For the last 15 years, city hall has increased city spending by juggling and transferring funds so that residents pay for the increased spending as a subtle additional tax; Debt Service/Equipment Replacement/TIF#3 & TIF#4/Fire Hydrant rental tax.
This started in 2005, when the city took millions set aside for the repair and maintenance of the Riviera and the lakefront. They repealed the ordinance that reserved half (50%) of lakefront and parking revenues for the repair and maintenance of the Riviera, beach, and the parking system. When Riviera repairs were needed in 2012, and a new parking meter system was needed in the city, they used TIF #4 funds.
Today, the city is borrowing money and this will add it to the residents’ property tax. If the city had not repealed that ordinance there would be more than enough to have repaired the Riviera in 2012 and to repair it today, but instead, they need to borrow money and add it to the property taxes as a debt service fund. The city receives about $700,000 every year from the State of Wisconsin Transportation Fund. That money should be used to repair the roads and kept in separate accounts, but it is dumped into the general fund, and then the money is borrowed to repair the roads (sound familiar?).
The $250,000 fire hydrant rental fee was always paid by the fire department, but several years ago the quarter-million-dollar fee was moved to the residents’ water bills, and yet there was no corresponding reduction in city or fire department spending. This gives the city an extra $250,000 a year, but at the resident’s expense. Rather than setting money aside to buy capital equipment, the city has added a $600,000 capital equipment tax” to the residents’ property taxes. Until this year, the city has had a 5-million-dollar revolving debt.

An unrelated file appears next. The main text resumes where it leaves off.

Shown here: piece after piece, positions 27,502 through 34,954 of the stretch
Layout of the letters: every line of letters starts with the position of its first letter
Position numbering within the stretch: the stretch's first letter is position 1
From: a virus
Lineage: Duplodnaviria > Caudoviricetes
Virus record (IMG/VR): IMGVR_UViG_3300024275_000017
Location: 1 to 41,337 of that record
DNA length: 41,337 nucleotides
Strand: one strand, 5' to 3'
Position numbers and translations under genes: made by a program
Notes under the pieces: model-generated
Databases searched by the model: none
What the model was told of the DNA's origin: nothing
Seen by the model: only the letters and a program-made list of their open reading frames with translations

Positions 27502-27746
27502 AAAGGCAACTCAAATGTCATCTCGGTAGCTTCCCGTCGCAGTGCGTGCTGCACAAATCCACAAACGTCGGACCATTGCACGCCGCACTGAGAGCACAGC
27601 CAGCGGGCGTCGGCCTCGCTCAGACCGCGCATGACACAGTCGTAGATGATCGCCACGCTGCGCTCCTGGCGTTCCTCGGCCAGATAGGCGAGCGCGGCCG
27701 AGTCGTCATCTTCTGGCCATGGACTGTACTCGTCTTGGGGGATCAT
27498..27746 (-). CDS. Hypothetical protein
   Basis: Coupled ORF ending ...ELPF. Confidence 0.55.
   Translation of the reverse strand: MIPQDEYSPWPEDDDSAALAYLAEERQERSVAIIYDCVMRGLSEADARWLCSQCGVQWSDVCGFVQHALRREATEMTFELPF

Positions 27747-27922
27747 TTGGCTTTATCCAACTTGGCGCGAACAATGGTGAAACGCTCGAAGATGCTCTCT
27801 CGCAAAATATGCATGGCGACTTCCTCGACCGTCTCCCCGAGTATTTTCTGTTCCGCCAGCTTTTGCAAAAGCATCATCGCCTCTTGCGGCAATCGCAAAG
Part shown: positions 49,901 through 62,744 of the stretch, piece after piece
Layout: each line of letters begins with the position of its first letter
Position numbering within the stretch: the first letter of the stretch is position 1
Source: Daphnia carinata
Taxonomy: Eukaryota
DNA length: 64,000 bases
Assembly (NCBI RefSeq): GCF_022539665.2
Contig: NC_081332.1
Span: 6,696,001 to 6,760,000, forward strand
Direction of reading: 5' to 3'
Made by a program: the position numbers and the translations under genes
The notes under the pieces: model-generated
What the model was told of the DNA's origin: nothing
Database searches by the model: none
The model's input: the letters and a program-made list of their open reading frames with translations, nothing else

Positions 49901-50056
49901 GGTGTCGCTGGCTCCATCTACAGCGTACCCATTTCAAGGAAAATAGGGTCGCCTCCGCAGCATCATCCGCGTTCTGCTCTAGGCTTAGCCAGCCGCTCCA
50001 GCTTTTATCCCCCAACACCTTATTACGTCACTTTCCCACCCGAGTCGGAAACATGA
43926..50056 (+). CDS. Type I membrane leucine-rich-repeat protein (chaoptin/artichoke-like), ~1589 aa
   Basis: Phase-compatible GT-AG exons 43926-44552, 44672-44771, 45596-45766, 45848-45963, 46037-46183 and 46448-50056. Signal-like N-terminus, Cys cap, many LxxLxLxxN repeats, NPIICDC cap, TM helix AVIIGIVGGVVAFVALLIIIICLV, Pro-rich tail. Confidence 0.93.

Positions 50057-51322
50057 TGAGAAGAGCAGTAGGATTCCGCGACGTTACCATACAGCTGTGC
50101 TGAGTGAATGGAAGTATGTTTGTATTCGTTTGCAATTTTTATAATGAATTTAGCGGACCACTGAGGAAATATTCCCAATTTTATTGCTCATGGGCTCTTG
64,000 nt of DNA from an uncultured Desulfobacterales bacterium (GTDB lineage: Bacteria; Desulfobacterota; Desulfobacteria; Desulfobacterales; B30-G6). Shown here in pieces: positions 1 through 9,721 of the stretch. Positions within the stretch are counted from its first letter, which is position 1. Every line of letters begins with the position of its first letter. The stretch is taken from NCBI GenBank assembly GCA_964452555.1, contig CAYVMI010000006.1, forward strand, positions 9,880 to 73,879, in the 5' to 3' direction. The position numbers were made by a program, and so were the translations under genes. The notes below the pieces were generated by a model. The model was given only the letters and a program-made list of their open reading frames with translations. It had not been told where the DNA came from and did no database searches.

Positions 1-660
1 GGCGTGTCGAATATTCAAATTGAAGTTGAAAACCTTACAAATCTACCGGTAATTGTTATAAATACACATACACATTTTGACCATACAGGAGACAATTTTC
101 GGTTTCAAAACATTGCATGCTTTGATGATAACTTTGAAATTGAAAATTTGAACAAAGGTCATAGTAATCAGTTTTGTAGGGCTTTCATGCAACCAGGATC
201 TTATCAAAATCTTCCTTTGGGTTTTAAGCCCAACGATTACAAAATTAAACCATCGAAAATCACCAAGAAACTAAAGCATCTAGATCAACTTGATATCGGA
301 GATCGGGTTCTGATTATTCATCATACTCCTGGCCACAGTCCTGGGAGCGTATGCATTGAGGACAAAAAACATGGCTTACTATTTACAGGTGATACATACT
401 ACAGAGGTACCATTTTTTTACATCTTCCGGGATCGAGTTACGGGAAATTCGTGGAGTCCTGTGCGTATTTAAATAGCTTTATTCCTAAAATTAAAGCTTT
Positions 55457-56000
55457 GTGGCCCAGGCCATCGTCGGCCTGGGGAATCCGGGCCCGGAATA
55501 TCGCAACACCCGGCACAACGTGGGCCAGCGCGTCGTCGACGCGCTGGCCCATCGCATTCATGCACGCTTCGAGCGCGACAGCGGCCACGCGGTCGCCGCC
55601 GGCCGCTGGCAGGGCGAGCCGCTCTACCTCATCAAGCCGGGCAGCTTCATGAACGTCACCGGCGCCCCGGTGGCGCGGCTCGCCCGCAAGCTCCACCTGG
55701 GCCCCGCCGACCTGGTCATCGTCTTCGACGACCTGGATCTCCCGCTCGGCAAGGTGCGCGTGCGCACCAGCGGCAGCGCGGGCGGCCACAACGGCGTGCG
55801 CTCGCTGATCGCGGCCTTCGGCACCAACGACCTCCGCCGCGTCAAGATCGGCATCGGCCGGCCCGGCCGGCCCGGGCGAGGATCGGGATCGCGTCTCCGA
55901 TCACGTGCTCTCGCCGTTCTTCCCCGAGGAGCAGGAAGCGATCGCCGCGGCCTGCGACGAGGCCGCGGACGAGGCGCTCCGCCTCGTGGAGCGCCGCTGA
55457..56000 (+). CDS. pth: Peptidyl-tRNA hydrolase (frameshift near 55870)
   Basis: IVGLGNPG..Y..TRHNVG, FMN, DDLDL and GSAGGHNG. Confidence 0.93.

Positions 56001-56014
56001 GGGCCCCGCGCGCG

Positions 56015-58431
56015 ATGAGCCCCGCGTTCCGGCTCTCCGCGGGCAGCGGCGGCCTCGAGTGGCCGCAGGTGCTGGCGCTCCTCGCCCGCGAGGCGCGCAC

To pay off the debt a one-million-dollar debt service tax was added to the residents’ property tax bill, then every 3rd or 4th year, the city refinances the loan and borrows an additional 3 to 4 million, thus maintaining a typical 5-million-dollar revolving debt, so resident and non-resident taxpayers have that extra million-dollar debt service tax every year. But this year they will be almost doubling the debt to about 9 million, and by 2022 the debt service tax will be adding $1.8 million dollars to the residents’ property taxes.
Spend a million here and a million there and soon it adds up to real money.